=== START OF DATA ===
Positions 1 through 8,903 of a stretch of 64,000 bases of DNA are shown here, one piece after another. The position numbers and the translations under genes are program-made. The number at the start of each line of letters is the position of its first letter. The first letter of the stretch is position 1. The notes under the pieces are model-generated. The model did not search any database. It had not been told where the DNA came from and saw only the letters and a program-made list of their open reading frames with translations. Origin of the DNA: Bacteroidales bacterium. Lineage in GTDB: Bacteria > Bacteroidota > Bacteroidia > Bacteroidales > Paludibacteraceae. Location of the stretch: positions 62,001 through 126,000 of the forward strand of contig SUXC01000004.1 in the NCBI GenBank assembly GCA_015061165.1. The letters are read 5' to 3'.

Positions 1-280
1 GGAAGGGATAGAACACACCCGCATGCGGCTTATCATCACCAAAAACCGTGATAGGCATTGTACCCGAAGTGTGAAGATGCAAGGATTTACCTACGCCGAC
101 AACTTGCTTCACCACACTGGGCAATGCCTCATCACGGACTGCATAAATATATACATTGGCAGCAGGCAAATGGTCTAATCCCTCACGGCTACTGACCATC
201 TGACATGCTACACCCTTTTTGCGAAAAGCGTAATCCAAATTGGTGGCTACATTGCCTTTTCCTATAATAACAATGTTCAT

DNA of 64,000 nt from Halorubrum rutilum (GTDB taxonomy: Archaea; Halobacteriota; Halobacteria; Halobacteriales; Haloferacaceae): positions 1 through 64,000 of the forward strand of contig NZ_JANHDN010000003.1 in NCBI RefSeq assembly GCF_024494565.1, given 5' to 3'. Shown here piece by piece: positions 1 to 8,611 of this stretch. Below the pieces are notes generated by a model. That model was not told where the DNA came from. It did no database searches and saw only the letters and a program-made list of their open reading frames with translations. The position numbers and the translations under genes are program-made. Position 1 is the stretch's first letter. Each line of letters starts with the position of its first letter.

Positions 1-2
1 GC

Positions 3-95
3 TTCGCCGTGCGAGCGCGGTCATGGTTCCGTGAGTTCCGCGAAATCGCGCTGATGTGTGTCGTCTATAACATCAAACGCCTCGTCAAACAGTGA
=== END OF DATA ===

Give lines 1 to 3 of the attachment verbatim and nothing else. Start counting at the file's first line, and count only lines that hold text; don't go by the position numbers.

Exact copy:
Positions 1 through 8,903 of a stretch of 64,000 bases of DNA are shown here, one piece after another. The position numbers and the translations under genes are program-made. The number at the start of each line of letters is the position of its first letter. The first letter of the stretch is position 1. The notes under the pieces are model-generated. The model did not search any database. It had not been told where the DNA came from and saw only the letters and a program-made list of their open reading frames with translations. Origin of the DNA: Bacteroidales bacterium. Lineage in GTDB: Bacteria > Bacteroidota > Bacteroidia > Bacteroidales > Paludibacteraceae. Location of the stretch: positions 62,001 through 126,000 of the forward strand of contig SUXC01000004.1 in the NCBI GenBank assembly GCA_015061165.1. The letters are read 5' to 3'.

Positions 1-280
1 GGAAGGGATAGAACACACCCGCATGCGGCTTATCATCACCAAAAACCGTGATAGGCATTGTACCCGAAGTGTGAAGATGCAAGGATTTACCTACGCCGAC